Genes in Space is an annual competition first launched by the UAE Space Agency, The National and Boeing in 2015.

It challenges school pupils to design experiments to be conducted in space and it aims to encourage future talent for the UAE’s fledgling space industry. It is the first of its kind in the UAE and, as well as encouraging talent, it also aims to raise interest and awareness among the general population about space exploration. 

What is Genes in Space?

Genes in Space is an annual competition first launched by the UAE Space Agency, The National and Boeing in 2015.

It challenges school pupils to design experiments to be conducted in space and it aims to encourage future talent for the UAE’s fledgling space industry. It is the first of its kind in the UAE and, as well as encouraging talent, it also aims to raise interest and awareness among the general population about space exploration. 

What is Genes in Space?

Genes in Space is an annual competition first launched by the UAE Space Agency, The National and Boeing in 2015.

It challenges school pupils to design experiments to be conducted in space and it aims to encourage future talent for the UAE’s fledgling space industry. It is the first of its kind in the UAE and, as well as encouraging talent, it also aims to raise interest and awareness among the general population about space exploration.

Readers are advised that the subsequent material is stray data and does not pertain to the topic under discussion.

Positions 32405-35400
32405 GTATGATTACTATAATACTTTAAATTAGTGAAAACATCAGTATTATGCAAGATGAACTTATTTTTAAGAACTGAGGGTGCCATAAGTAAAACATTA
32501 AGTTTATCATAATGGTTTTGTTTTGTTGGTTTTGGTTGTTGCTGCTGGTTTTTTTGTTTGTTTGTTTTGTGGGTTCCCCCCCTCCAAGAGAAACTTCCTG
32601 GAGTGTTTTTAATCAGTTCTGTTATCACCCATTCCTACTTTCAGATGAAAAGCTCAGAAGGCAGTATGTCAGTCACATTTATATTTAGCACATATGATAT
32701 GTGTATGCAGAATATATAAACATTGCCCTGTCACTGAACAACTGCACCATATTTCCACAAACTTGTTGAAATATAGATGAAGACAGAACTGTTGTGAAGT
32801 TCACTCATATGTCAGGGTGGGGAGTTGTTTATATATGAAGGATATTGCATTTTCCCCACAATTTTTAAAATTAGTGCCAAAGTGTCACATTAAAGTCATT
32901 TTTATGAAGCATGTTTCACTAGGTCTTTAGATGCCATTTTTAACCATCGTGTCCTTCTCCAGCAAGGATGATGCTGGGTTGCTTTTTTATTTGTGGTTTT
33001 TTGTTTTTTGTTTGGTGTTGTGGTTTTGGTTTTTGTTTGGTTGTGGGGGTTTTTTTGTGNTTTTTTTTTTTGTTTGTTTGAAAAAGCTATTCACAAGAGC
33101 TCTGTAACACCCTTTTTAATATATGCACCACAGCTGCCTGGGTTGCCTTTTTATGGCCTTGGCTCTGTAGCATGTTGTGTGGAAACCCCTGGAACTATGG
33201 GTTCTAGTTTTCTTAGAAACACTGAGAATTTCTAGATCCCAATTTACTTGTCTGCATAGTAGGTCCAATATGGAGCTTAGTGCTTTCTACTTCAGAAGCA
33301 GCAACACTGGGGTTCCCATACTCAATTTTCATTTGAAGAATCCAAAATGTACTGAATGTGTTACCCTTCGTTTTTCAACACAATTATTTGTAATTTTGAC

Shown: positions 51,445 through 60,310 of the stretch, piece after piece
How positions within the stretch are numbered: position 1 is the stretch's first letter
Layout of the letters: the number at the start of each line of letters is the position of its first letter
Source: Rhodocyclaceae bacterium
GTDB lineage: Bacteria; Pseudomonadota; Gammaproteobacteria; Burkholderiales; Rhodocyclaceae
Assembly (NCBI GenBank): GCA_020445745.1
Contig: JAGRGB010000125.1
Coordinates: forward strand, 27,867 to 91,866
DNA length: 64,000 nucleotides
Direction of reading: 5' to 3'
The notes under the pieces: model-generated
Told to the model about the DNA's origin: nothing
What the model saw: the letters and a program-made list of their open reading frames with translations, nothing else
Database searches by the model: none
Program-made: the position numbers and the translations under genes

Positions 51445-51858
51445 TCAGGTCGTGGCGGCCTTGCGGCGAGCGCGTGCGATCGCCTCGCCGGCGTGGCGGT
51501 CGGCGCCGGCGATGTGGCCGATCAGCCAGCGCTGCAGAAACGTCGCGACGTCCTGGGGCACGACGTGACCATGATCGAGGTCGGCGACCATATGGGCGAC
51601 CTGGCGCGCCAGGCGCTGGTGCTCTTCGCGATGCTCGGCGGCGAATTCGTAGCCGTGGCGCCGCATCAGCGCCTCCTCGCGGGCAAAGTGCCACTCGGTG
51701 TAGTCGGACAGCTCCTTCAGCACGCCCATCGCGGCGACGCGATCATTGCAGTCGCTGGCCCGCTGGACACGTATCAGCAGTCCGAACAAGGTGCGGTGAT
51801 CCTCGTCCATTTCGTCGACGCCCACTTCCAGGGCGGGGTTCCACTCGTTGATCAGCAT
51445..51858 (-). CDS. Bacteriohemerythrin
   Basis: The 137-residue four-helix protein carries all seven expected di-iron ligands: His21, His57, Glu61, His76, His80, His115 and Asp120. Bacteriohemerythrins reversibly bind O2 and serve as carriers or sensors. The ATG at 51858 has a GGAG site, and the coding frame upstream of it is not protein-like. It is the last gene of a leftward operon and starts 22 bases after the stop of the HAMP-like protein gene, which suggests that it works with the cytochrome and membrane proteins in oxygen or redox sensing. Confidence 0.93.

What is Genes in Space?

Genes in Space is an annual competition first launched by the UAE Space Agency, The National and Boeing in 2015.

It challenges school pupils to design experiments to be conducted in space and it aims to encourage future talent for the UAE’s fledgling space industry. It is the first of its kind in the UAE and, as well as encouraging talent, it also aims to raise interest and awareness among the general population about space exploration. 

What is Genes in Space?

Genes in Space is an annual competition first launched by the UAE Space Agency, The National and Boeing in 2015.

It challenges school pupils to design experiments to be conducted in space and it aims to encourage future talent for the UAE’s fledgling space industry. It is the first of its kind in the UAE and, as well as encouraging talent, it also aims to raise interest and awareness among the general population about space exploration. 

What is Genes in Space?

Genes in Space is an annual competition first launched by the UAE Space Agency, The National and Boeing in 2015.

It challenges school pupils to design experiments to be conducted in space and it aims to encourage future talent for the UAE’s fledgling space industry. It is the first of its kind in the UAE and, as well as encouraging talent, it also aims to raise interest and awareness among the general population about space exploration. 

What is Genes in Space?

Genes in Space is an annual competition first launched by the UAE Space Agency, The National and Boeing in 2015.